Space shuttle Discovery Crew Ready for Final Mission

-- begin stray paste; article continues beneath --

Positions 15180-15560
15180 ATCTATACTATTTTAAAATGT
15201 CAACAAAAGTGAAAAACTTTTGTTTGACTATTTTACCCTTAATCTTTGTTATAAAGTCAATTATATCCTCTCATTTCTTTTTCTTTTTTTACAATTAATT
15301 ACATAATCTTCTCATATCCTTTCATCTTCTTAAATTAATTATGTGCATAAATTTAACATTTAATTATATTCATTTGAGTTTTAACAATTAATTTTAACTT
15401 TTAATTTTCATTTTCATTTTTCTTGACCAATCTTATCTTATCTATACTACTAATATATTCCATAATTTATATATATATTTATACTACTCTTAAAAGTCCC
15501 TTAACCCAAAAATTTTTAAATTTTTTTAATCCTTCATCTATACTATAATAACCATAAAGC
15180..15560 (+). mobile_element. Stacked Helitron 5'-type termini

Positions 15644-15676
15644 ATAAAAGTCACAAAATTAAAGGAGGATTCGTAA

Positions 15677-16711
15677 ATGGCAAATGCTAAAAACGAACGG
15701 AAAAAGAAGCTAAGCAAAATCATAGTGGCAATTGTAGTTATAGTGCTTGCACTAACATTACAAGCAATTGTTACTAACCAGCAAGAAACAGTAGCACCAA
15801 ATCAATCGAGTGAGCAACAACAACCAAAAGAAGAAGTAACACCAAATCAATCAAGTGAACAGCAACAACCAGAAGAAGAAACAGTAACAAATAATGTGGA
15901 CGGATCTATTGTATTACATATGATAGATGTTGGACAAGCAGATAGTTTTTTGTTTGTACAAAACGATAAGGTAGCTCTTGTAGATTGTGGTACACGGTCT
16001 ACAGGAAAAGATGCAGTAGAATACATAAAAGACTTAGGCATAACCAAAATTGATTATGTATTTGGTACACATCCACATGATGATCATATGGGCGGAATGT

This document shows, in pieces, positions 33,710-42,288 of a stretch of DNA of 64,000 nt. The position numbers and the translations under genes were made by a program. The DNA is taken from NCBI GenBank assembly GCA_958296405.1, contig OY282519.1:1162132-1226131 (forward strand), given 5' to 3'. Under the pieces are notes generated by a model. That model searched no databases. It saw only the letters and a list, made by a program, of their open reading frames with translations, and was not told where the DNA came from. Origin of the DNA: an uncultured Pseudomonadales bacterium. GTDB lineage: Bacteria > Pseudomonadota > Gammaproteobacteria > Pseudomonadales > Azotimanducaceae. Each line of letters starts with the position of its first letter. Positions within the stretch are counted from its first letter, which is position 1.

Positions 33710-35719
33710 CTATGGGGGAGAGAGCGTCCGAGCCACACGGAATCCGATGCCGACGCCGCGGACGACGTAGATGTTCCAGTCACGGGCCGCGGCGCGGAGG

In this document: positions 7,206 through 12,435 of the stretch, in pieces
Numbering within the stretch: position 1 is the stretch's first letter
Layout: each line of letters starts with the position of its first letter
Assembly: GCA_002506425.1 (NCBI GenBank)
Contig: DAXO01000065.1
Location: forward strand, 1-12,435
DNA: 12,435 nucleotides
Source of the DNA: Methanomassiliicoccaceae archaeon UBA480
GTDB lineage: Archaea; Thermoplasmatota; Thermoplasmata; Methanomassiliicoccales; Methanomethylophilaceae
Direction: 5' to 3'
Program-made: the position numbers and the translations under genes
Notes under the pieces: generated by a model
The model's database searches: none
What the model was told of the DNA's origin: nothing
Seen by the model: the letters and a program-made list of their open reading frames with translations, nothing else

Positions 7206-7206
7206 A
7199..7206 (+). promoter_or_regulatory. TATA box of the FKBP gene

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Astronauts set to launch into space early next month are focused on their mission, NASA officials said Thursday, blocking out "distractions" over layoffs and changes at the space agency and sentimentality as the shuttle program nears its end. The space shuttle Discovery is scheduled to take off November 1, returning to Earth the morning of November 12 after what NASA flight director Bryan Lunney described as a "very busy mission." "After we fly around the Earth about 170 times, Discovery will come home for its last flight," Lunney said Thursday during a news conference in Houston, Texas, detailing the mission. "The crew is ready to go." The six-member crew, led by Cmdr. Steven Lindsey, will install a new "permanent multipurpose module" called Leonardo on the international space station. This will be the 133rd space shuttle mission and the final one for Discovery. The shuttle Endeavour is set to launch February 26, and Congress passed a bill this month authorizing another, final space shuttle mission. On October 1, more than 900 NASA workers were laid off ahead of the shuttle program's retirement. More than 8,000 NASA workers could see their jobs eliminated as the last shuttle launches next year. The agency is moving to shift to commercial manned rockets and develop new technologies. "Yes, we know the end is coming," Lunney said. "And we are dealing with those distractions." A report adapted from CNN.

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